Jovan Adepo is an incredibly talented actor and gave a career-best performance in the HBO series Watchmen (which is the most nominated project at the upcoming Emmy Awards, with Adepo having received a well-deserved nomination for his portrayal of Will Reeves / Hooded Justice). Adepo also showcased stellar work in Ava DuVernay’s When They See Us, and we can’t wait to see him in the upcoming The Stand, The Violent Heart and 5150. In our phone interview with the acting phenom, Adepo opened up to us about lessons he received over the years on the craft from Denzel Washington and Mahershala Ali, and yet in every role he portrays, he makes it distinctly his own. Adepo concluded our interview by saying: “I don’t want to name drop”, but I assured the chameleon that we don’t mind his mentions at all, as he is quickly making a name for himself in the Hollywood landscape.
The following is a condensed and edited phone conversation with the Emmy-nominated Jovan Adepo of Watchmen.
Brief Take: Watchmen was the most Emmy nominated project. You received a nomination as well for your performance as Hooded Justice. How does that feel?
Jovan Adepo: It’s definitely an honour to be included. It was no surprise to me that this show was going to get the attention that it’s received because of the incredible amount of talent that was involved. As far as the rest of the cast and Damon (Lindelof) and his writers’ room, and to every producer and creative mind that was involved has really from day one put their heart into this. I had no doubt that this was going to be something that people were really going to appreciate once it aired. I wasn’t expecting 1) The call to be included in the cast. It kind of came about very suddenly and 2) To be able to get the support of the Academy and the audience to include me in the nominations has been an honour and it’s been a wild ride to ride that wave. But for sure, I’m very, very appreciative of it.
BT: What do you lead with when you go from project to project?
JA: It’s really difficult. I think initially, especially at the time of The Leftovers, you’re talking about a young actor, who has only been in the industry for less than 10 years. It’s been about six years for me. And I think that anyone will tell you when you start out that you work where you can. You do as many roles as you can, you just want to keep working and build that momentum, and I think that this is definitely something that I tried to do when I first started. I was fortunate to have really strong and established mentors in my life and that’s Denzel Washington, Viola (Davis), Justin Theroux, pretty much the entire Leftovers cast, I was really fortunate to have people in my life to let me know that as long as you’re taking time to do the work properly and you’re playing these characters as fully and as sincerely as you can, people are going to seek you out to play characters. There’s really no need to do 10 roles in a year, unless you want to, [chuckles] and that’s never something that I wanted to do because I’m an incredibly huge fan of Daniel Day-Lewis. From my understanding and what he has expressed in the few interviews he has given is that he’s never felt obligated to rush into jumping into different characters. Because to really play a full character, it does take time, it does take a bit of life experience. Even Denzel said this to me before, a bit of life experience of living in your own space and taking time off to build the character, and then once you’ve played the role to completion to purge it. It doesn’t really benefit you to go into playing an army captain for eight months on a tv show and right after that, jump in and play the President of the United States. It’s like how do you create a full life of a character, in, say, three weeks time, going from one job to another. And I can definitely tell you that of course there are jobs that I’ve wanted that I wasn’t able to earn. Every actor has had that happen to them. I can’t give myself all the credit of not wanting to rush into roles as to why I’m so spaced out, but I can definitely say that I won’t take a job for the sake of taking one. I need to be excited about the character and feel like I can contribute to the project in the right way.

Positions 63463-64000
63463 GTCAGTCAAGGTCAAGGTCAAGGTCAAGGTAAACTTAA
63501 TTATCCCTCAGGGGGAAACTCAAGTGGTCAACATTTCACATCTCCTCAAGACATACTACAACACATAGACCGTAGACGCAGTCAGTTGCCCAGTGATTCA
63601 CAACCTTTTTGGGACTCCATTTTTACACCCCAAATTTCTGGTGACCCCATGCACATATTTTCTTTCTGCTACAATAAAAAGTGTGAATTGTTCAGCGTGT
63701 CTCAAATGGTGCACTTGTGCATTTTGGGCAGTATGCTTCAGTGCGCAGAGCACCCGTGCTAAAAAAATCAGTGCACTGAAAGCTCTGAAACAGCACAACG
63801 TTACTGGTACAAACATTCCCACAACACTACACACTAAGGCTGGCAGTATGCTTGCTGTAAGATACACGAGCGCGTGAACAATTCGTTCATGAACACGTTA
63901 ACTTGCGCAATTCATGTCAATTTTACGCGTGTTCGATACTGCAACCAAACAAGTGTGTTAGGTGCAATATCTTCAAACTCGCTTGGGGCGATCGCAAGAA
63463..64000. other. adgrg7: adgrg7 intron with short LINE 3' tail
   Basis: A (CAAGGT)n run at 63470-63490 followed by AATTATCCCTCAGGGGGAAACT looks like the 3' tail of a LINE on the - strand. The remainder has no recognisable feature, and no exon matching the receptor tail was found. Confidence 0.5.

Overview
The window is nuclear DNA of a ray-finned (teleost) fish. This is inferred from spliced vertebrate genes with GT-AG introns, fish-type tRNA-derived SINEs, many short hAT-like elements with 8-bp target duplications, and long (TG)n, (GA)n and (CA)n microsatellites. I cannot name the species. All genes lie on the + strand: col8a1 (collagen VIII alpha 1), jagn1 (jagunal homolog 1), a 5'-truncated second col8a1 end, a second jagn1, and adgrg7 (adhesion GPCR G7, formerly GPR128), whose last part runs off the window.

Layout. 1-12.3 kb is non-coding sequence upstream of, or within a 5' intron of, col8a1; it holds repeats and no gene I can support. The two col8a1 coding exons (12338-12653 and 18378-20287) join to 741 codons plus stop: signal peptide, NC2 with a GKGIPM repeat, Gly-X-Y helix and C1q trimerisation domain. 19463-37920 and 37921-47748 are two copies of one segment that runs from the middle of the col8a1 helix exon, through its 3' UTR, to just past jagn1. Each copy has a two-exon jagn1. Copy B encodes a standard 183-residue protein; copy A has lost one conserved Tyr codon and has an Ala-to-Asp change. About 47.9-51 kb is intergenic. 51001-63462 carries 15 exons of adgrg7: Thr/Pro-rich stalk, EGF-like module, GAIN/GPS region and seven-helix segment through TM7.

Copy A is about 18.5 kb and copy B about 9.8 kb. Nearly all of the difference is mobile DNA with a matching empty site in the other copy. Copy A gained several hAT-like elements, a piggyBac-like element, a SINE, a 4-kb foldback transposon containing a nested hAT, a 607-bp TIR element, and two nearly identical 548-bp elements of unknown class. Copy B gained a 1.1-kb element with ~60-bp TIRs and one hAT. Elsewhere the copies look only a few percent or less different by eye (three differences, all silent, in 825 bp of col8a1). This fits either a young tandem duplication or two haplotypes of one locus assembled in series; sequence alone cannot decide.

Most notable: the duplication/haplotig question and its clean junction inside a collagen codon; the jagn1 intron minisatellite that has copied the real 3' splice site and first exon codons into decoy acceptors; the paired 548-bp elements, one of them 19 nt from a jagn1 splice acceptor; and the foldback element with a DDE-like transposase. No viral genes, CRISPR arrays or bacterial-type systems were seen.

BT: How important are roles such as Will Reeves / Hooded Justice for you in terms of thematically?
JA: I really enjoy playing characters who are understated, who are, dare I say, under appreciated. These are people who are trying to prove themselves and prove their work to society and to the people immediately around them. As far as playing characters who are figures of the law or in the military or things like that, I tend to drift toward these types of characters because the ones that I’ve come across are people who have really strong morals. It’s not that I won’t necessarily ever play a villain or anything like that, I want to play characters who believe in something. And in whatever they believe, they believe in it fully. Because this helps you commit to the character that you are playing. I don’t ever want to be generic. I don’t ever want to be boring or somebody who is afraid to take risks, it just so happens that the first couple of characters I played early on in my career are characters who have really strong stands on certain topics and certain values and they are willing to risk their lives and risk their comfortability to sustain those. I guess that I’ve led with that truth and I’m sure eventually there will be a villain that I will come across that will be true to some belief [laughs], and he will be exciting and I will enjoy playing that as well, but I guess that we will see.
BT: What appealed to you most in your upcoming projects The Stand, The Violent Heart and 5150?
JA: I think that The Stand came about just because I was fortunate enough to build relationships with Josh (Boone), over having really great conversations over the years and really expressing respectively that we’re both people that want to work with each other in the future, so this opportunity came about and it was like: “Yeah, man”. Upon my first meeting with Josh, I knew that The Stand was his thing. This was a book that really made an impression on his youth and something that was really near and dear to him, so when he was able to re-adapt it for a fresher audience and he asked me to play Larry, I was really startled in the beginning, because I did my research and I was like: “Larry is against my type”. I hate to say that I have a type, because I really don’t believe that I do. I have the utmost confidence that I can play a variety of roles, but if you’re talking about the roles that I have already played, Larry is incredibly different.